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United States

Political Power and Chloroquine: A Long History

From the times of ancient Rome to the late 19th century, malaria was a deadly infection that no one knew how to cure, until chloroquine was discovered. Trump, Bolsonaro, and Maduro have defended its use against COVID-19, but scientific studies indicate that it is not effective.

Rebuilding the House of Miles

As two East St. Louis residents began to rebuild the House of Miles, they faced some questions over their motivations for renovating what was a dilapidated property with little sign of Davis — who lived there from 1939 to 1944. However, with a $250,000 capital improvement grant from the state of Illinois, they hope to welcome the public to an artistic hub once the threat of the coronavirus subsides.

Nigeria: U.S. Dollars and Dubious Results

U.S. development projects target northern Nigeria where poverty, illiteracy and radical Islam shape economic and social realities, but the sustainability of these interventions is rarely discussed.

1,000 Days: To Save Women, Children and the World

The story of 1,000 days–the vital period from the beginning of a woman's pregnancy to her child's second birthday. The fate of individuals, families, nations–and the world–depends on it.

Gun Violence in Chicago: A Global Problem

As the discussion about tougher gun laws gains momentum in the U.S. after mass shootings in Colorado and Connecticut, Chicago is trapped in a daily cycle of gun violence.

Chicago and Guatemala: Too Young to Die

“Too Young to Die” is a long-term exploration of the tragedy gun violence exacts on Chicago’s streets. Although over 100 children and young people died in 2012, their deaths are often overshadowed.

William & Mary 2012-2013 Sharp Reporting Projects

The Pulitzer Center and The College of William & Mary continue their unique initiative to provide deeper global learning and storytelling experiences for students.

The Vatican and the Nuns

Cardinals in Rome ordered two investigations of American nuns. Is this a modern-day Inquisition? Jason Berry explores the forces behind this inner struggle of the church on both sides of the Atlantic.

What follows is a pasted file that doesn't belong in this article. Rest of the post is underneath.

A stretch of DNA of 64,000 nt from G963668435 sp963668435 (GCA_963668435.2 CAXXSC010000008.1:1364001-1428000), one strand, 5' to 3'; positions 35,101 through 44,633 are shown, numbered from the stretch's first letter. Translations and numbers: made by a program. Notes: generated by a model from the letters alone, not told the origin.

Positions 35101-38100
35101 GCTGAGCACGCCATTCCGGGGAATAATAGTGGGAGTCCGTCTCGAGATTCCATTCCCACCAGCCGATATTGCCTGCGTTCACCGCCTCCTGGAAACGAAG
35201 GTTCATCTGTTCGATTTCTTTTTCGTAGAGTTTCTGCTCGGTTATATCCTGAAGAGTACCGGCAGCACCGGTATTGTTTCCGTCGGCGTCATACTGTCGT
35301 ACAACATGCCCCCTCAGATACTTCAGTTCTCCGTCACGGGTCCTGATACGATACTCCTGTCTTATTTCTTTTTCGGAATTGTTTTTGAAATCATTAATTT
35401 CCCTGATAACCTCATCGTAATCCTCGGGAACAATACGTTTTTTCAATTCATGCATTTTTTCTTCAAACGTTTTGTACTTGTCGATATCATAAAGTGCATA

Drawing the Line: The U.S.- Mexico Border

Louie Palu explores the U.S.-Mexico border where violence runs rampant: What does it look like? How has the immigration policy evolved? And what are the economic and security issues?

China and Wisconsin: Paper Cuts

Faced with the devastating twin threats of digital and China, can a critical Wisconsin industry survive?

A Sharp Initiative

The Pulitzer Center and The College of William & Mary created a unique initiative to provide deeper global learning and storytelling experiences for students.

With support from William & Mary alumni, Anne and Barry Sharp, The College launched its Campus Consortium partnership in fall 2011 with the...

Altar, Sonora: The Business of Smuggling

Once a sleepy agricultural town, the entire economy of Altar, Sonora is, at this point, based on human smuggling. Sitting just an hour drive south of the Arizona-Mexico border, Altar is the last and most critical stop before migrants take to the dangerous desert crossing. Sacha Feinman and David...

American Imports, Chinese Deaths

Reporter Loretta Tofani gets inside America's factory, China, where the lack of health and safety precautions has Chinese workers dying.

In interviews with dozens of dying workers and through review of their medical records, she documents how Chinese workers routinely lose limbs from old machinery or develop fatal diseases...